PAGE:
Modular Approach to Stylized Environments

Rodrigo Gonçalves did a breakdown of his Low-Poly Model Kit made with Modo, 3D Coat, Substance Painter, and Marmoset Toolbag.

Rodrigo Gonçalves did a breakdown of his Low-Poly Model Kit made with Modo3D CoatSubstance Painter, and Marmoset Toolbag. Read our previous interview with Rodrigo about his real-time character Blacksmith here.

Life Updates

Hi, 80 Level! Currently, I’m working as 3D Character Artist freelancer, full-time on a cool project. Unfortunately, at the moment I can’t say much about the project itself, but I hope I’ll be able to share some stuff in the near future.

Low-Poly Model Kit

At the moment, my main focus as an artist is to learn and create 3D character art for games & real-time projects, but I would also like to learn a bit more about others art disciplines in the game pipeline, explore new art styles, create stylized environment and props for games. The Low-Poly Model Kit was a good opportunity for me to do that.

I wanted to create a little low-poly scene where I could learn and explore stylized low-poly modeling and texture techniques for games. I wanted to create an environment that had some “miniature feeling” to it, almost like a little hand-made toy environment. To create this art style, I got inspired by a couple of games such as Two Point Hospital and Overcooked. I really like the art styles and overall colors of those games, so I decided to create my own little environment to explore and learn stylized art for environments and props as well as my own style.

Creating my own environment from scratch without a concept art piece to guide me was really challenging for me, but after I figured out the art style and techniques, the project itself flowed much better and the fun began.


I did the low-poly modeling inside Modo Indie (Steam version) as I wanted to learn more about it. Before I started modeling all the assets, I first did a small prop art test to understanding the art style and techniques I wanted to use. As I had no concept to work with (just references), I needed to do some tests. After a lot of research and trial and error process, I figured out the workflow close enough to my vision and achievable.

In this image below, you can see the early art test. Of course, there is always room to improve everything, but I knew that after a little art test, I would get a better idea. It just helped to move in the right direction to produce everything on time.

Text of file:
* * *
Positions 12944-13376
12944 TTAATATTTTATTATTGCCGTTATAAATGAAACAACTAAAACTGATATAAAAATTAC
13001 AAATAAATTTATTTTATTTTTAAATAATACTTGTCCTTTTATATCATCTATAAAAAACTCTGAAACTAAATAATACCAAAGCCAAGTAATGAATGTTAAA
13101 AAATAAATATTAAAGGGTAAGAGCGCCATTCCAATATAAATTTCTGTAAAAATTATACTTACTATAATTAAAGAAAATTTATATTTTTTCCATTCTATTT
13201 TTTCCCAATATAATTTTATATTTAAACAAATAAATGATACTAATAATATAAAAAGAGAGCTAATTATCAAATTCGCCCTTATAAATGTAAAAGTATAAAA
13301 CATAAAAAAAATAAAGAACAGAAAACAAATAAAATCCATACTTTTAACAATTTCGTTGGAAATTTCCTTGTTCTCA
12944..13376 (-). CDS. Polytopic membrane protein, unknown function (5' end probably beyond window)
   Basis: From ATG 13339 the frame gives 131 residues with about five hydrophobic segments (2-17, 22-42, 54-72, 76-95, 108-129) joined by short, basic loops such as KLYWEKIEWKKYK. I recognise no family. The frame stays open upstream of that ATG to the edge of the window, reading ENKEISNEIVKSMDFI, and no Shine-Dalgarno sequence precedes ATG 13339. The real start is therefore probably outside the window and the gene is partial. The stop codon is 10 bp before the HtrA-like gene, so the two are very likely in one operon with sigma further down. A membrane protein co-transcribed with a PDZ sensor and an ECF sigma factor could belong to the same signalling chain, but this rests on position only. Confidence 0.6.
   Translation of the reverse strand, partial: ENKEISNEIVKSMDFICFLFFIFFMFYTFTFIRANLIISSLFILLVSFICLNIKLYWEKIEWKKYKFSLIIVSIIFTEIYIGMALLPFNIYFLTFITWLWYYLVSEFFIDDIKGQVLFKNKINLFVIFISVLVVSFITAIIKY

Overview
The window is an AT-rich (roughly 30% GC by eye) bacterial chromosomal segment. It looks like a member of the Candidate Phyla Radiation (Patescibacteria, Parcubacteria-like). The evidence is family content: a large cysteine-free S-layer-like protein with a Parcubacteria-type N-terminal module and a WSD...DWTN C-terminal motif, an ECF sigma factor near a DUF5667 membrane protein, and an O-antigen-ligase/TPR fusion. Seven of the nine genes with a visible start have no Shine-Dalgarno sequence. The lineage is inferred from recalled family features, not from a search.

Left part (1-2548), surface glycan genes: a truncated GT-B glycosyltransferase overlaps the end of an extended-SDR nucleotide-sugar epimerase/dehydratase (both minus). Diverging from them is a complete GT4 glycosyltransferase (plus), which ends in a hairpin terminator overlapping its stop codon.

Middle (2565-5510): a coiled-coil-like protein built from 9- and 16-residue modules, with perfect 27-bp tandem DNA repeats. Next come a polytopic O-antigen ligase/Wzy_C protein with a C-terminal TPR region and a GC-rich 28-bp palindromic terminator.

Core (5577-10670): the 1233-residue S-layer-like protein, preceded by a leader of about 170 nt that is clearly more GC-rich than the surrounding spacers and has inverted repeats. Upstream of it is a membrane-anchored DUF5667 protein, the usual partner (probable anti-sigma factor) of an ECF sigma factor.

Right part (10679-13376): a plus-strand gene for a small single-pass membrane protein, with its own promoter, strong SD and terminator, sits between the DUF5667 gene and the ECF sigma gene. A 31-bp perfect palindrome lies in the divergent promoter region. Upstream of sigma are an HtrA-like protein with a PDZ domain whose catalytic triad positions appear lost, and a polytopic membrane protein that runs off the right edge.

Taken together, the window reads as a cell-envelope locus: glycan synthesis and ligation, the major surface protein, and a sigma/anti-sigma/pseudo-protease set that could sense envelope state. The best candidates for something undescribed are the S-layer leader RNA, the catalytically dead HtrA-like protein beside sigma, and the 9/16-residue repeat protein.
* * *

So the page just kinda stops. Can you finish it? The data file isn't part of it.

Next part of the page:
I wanted the design of the shapes to have a bulky and pointy art style but at the same time with a miniature feel to it, so the proportions are a bit reduced in the height. Since the scene would be seen from a certain distance from the camera, some elements had to be simplified a bit in their forms, while other elements had to be exaggerated in their scale in order to be recognizable from far away.

Also, I knew the colors and textures would help hugely with those shapes, but first, I focused on modeling anyway. Once the models were finished, I could build a little scene with them and see if everything worked together in the context of the environment. After that,  I started deciding on the color and texturing choices.

Avoiding High Poly

Due to the limited time I could spend on this project, I didn’t want to create high-poly models. A traditional “high-poly to low-poly” workflow would be the best option, of course, but it would take too much time which I didn’t have. So the challenge here was to do just the low-poly modeling without creating the high-poly meshes.

At the same time, I also needed some nice details that I’d normally get from baking the textures map if I had high-poly models. I decided to model some details directly on the low-poly meshes while still keeping things as low as possible. Assets like the floor, walls, and fireplace, for example, got additional details to make their look richer. The total polycount for the entire scene was 58.427 triangles.


As for the texturing process, I wanted to mix two texturing workflows: hand-painted and PBR.

Below, you can see an image from 3D Coat that shows the Base color map (hand-painted) and also the baked AO and Curvature maps. 3D Coat is great for the hand-painted workflow and color exploration. I “exploded” the scene’s assets (offset positioning them) to easier paint them individually.

Since I didn’t have a concept to guide me, I gathered some references for inspiration and translated the colors that would work for my scene. All in all, there was a lot of trial and error until I was happy with the overall final colors.

For PBR texturing, I used Substance Painter in order to create better final texture maps. Substance Painter is great for handling complex texturing and managing a lot of layers, I mean really a lot of layers! It allows to edit and tweak everything later on if needed.

I imported the Base color created in 3D Coat, made other missing texture maps such as Position, Thickness, and Normal World Space, and started texturing with Substance Painter and look dev the scene with Marmoset Toolbag. During the texturing process, I cycled between 3D Coat (to create and edit the Base color), Substance Painter (to create the PBR textures and final details) and Marmoset Toolbag for the final Look Dev.

Below, you can see a screenshot from Substance Painter:

As far as I know, 3D Coat and Substance Painter use the low-poly meshes you have as a main reference to for baking the texture maps. That is very handy if you have no high-poly meshes and still want to have the AO, Curvature, and Normal World Space maps.